Waymo and Chrysler give “first look” at self-driving minivans

Waymo and Chrysler give “first look” at self-driving minivans

Waymo CEO John Krafcik has posted a blog “sharing a look” at the 100 newly-completed Chrysler Pacifica “fully self-driving” minivans that will be joining Waymo’s fleet of test vehicles in early 2017. Waymo’s parent company Google/Alphabet agreed to work with Fiat Chrysler (FCA) on autonomous vehicle technologies back in May, and the new Pacifica minivans are the fruit of this partnership.

“With this great new minivan on the road in our test markets, we’ll learn how people of all ages, shapes, and group sizes experience our fully self-driving technology,” said Krafcik in his blog, adding that the vehicles are “equipped with our latest Waymo self-driving technology, including our suite of updated sensors, all-new computer and other major system updates”.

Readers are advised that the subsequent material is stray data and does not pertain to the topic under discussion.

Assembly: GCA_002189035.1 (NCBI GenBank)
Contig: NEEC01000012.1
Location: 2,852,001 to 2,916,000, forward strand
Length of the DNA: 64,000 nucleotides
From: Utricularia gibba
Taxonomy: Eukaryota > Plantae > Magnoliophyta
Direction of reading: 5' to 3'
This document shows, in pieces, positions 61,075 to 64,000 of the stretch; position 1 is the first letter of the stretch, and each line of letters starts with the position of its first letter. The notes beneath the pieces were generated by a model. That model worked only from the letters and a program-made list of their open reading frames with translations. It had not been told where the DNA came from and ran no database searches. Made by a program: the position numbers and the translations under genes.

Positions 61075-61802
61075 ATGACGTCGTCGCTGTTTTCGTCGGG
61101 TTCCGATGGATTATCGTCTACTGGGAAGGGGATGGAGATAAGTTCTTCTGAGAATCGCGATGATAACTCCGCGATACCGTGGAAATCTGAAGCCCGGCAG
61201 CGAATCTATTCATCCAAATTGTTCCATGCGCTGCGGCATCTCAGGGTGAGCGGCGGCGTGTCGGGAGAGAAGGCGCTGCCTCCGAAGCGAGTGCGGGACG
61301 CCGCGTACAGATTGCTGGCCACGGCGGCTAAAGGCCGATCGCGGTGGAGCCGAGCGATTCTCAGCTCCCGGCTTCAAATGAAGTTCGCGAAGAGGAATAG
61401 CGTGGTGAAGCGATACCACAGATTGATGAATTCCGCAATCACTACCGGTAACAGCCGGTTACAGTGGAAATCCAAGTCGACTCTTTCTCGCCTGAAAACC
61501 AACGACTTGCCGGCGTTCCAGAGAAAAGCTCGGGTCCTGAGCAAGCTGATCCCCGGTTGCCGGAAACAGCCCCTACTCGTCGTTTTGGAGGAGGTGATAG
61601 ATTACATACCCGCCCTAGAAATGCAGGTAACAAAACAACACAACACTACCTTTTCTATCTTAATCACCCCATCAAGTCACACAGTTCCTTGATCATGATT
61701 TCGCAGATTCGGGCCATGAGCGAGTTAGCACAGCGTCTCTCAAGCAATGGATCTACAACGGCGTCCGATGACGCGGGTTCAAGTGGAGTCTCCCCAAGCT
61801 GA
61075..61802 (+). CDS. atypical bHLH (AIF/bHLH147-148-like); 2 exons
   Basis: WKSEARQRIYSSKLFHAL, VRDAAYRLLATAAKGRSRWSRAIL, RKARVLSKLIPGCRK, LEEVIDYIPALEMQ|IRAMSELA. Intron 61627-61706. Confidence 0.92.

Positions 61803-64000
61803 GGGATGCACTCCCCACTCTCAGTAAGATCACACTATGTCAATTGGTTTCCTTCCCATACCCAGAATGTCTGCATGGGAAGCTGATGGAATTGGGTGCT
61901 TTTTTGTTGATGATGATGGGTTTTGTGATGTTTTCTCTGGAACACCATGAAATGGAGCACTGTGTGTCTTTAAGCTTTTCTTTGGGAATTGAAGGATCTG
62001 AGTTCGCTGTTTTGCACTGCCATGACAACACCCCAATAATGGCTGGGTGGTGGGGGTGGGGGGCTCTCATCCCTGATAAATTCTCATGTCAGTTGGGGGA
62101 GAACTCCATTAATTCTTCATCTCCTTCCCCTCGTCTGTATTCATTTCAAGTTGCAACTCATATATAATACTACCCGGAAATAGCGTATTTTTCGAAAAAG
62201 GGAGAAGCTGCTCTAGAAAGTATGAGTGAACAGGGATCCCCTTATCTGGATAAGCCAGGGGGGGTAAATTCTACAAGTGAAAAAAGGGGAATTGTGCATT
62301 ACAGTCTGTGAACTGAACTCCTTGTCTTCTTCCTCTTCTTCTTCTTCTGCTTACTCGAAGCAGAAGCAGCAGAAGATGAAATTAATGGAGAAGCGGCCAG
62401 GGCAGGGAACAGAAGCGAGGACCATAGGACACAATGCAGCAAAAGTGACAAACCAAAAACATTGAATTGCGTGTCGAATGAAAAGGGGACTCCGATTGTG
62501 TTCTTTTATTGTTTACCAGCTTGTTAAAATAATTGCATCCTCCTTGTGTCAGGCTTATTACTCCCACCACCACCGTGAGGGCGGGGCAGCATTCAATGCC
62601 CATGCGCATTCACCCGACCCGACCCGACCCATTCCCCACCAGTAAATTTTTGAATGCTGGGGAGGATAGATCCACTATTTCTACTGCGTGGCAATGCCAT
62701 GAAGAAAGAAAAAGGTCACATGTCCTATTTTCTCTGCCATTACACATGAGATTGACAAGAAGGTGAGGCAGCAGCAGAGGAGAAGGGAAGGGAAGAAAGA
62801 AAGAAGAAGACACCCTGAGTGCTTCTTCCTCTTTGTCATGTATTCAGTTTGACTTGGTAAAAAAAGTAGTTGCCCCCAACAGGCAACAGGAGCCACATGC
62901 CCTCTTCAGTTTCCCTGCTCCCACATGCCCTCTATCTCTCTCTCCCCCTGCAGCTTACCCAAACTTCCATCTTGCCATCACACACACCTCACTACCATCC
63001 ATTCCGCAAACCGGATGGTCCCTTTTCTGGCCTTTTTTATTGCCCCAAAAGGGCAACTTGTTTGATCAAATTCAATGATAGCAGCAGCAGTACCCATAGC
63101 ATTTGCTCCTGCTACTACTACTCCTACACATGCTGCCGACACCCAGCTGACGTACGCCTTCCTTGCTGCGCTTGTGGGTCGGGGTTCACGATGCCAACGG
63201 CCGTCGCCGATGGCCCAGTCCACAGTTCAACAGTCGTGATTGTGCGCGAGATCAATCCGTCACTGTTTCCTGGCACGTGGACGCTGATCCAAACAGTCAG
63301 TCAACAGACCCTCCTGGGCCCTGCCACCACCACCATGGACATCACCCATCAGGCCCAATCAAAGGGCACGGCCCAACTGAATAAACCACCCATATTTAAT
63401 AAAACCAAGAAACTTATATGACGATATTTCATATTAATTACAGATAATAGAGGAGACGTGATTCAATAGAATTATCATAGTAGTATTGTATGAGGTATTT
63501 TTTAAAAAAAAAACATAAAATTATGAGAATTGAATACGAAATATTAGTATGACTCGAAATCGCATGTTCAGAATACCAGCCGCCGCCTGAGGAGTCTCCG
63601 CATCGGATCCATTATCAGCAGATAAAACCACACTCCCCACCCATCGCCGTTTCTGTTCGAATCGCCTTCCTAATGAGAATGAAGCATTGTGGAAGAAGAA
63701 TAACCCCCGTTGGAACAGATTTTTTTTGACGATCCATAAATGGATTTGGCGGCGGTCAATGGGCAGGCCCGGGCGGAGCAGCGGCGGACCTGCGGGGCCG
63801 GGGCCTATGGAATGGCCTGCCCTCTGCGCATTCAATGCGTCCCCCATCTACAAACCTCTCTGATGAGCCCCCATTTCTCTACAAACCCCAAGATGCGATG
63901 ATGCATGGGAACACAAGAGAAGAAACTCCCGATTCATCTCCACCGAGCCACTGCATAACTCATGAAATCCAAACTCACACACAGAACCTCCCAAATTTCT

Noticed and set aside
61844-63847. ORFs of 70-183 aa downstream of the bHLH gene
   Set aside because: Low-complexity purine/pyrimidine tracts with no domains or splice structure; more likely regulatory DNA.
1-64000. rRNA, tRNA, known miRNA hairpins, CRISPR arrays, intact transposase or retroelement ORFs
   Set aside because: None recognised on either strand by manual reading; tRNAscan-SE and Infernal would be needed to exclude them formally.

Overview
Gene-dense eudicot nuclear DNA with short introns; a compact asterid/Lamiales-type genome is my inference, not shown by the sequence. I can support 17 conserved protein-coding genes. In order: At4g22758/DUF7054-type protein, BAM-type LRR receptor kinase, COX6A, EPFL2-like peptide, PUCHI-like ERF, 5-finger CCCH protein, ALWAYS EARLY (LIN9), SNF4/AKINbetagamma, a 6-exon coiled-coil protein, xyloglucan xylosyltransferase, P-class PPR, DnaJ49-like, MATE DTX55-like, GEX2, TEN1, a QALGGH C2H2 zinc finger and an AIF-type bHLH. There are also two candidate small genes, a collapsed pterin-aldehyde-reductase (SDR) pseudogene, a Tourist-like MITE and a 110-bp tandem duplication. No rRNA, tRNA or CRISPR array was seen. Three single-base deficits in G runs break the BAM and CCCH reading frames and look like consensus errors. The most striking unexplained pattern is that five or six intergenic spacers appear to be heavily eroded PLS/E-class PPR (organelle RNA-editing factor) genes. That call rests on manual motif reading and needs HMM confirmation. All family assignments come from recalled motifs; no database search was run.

Krafcik continued: “Getting from program kickoff to production and full vehicle assembly in half a year is a testament to the strong teamwork and collaboration between FCA and Waymo engineers. We’re looking forward to having these new vehicles on public roads in 2017.”

In other news about autonomous vehicles, General Motors is set to begin testing its self-driving Chevrolet Bolt EV in Michigan. The tests will take place both at GM’s Technical Center campus in Warren and on the roads in Metro Detroit. GM has already conducted tests in San Francisco and Scottsdale, Arizona. Earlier this year, GM bought the specialist company Cruise Automation to ramp up its self-driving expertise and it has also been working on autonomy projects with Lyft (in which it has invested $500m).

Meanwhile, Uber has said that it will not seek a permit from California’s Department of Motor Vehicles (DMV) for its testing programme on the streets of San Francisco because it believes its self-driving Volvos do not meet the DMV’s classification of an autonomous vehicle, since they don’t work without a person behind the wheel. According to some local reports, Uber has actually been using its self-driving cars in San Francisco for months, but officially only started picking up passengers on Wednesday – and that was the moment when the DMV took a stand on the permit issue.

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